July 7 peculiar religious views, and their different habits of life. that in the summer of 1838, the prejudice of the people against the deponent and his associates became great— that while in the peaceful pursuit of their labors upon their own farms, without any violence or aggression on their part, they were frequently attacked by armed mobs, their houses burned— their cattle stolen, their goods burned and wasted, many inoffensive people murdered— whole families driven out and dispersed over the country, at inclement seasons and every barbarity [HC 5:493] which the ingenuity and malice of a mob could devise, inflicted upon them. These scenes of violence raged unchecked by the civil authorities and many officers of the state of , were open leaders of the mob, and shared in its crimes. The armed Militia of the were arrayed without authority of law, for the purpose of driving the deponent and his inoffencive people out of the or of exterminating them if they should remain within it (For proof of this fact, see the order of , dated Oct 27, 1838, sent herewith) that this deponent and his people received notices, warnings, and orders from the civil and Military officers of , as well as from Mobs who co-operated with them, to leave the , and were threatened with death if they refused. that this deponent, with others was taken prisoner by an armed mob, and oppressed, imprisoned and carried from place to place without authority of law. That his whole people comprising at least fifteen thousand people were driven out like wild beasts— that hundreds were murdured by shooting, stabbing, beating, and by having their brains beaten out with clubs— great numbers were starved to death— many died from fatigue and hardship in the fields— women were ravished— children murdered, and every cruelty inflicted. This Deponent with his comrades were imprisoned about six months, and until nearly all his people had been driven out of the — that they were then by order of the officers of the set at liberty and ordered to flee from the — that after they were released, they were pursued by armed men, who endeavored to shoot them— that they thus were pursued out of the , and were in peril of their lives as long as they remained within its limits.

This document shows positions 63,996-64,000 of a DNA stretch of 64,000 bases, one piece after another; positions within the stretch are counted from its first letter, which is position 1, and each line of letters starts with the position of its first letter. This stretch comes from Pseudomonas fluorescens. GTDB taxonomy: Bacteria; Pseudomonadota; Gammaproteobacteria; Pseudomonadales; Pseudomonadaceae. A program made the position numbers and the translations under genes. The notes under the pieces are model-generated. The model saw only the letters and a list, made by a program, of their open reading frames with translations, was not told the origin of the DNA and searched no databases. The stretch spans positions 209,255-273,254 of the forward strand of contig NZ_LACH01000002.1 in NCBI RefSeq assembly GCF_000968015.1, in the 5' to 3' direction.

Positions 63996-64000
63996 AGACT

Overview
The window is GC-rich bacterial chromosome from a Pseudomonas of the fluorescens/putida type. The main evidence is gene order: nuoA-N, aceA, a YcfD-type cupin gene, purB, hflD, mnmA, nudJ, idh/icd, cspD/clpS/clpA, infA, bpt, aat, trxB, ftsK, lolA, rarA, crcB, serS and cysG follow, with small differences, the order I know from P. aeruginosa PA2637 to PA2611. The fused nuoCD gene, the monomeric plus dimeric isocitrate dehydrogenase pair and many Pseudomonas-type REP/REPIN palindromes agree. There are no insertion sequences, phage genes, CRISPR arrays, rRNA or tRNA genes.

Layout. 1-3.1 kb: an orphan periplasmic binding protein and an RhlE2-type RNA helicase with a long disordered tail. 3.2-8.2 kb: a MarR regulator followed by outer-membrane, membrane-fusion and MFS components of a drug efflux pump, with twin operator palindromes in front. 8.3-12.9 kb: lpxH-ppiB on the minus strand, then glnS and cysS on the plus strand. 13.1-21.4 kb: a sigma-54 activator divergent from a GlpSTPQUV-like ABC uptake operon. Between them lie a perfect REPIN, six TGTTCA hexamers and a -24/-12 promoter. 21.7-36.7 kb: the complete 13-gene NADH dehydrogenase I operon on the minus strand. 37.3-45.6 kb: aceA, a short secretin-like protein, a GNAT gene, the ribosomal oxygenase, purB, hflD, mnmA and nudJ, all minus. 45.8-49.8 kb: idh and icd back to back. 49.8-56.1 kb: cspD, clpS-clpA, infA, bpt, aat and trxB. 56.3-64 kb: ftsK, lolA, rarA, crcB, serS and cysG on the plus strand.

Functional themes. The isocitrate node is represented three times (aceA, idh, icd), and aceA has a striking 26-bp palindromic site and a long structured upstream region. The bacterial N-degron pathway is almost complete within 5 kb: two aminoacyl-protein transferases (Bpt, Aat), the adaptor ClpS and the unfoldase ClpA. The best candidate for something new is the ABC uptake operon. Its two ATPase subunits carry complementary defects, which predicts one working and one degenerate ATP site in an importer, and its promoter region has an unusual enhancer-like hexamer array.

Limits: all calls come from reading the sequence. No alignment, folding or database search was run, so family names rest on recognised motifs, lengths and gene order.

And this Deponent says that he never committed any crime against the laws of that he never commanded or controlled any Military or other force— that he never left the voluntarily, but hoped to be permitted to enjoy his rights, property and liberty like other peaceable citizens— but that he was driven out by force directed by the officers and approved by the Legislature of — And that the lands and homes which his people had purchased and improved are now in many cases occupied and enjoyed by the very men who composed the mobs, who dispossessed them— and he believes that the desire of plunder was one of the inducements which led to the great wrongs which his people have suffered. And he further says that the recent requisition made upon the of upon which a warrant for his arrest, has been issued has its origin in the proceedings before recited, in which this deponent instead of being a “fugitive” from the Justice of , was driven at the point of the bayonet beyond its borders— and that since such expulsion, he has not been within the limits of . [HC 5:494] Wherefore he prays that upon examination of the premises the of will cause the writ issued by him [p. 1663]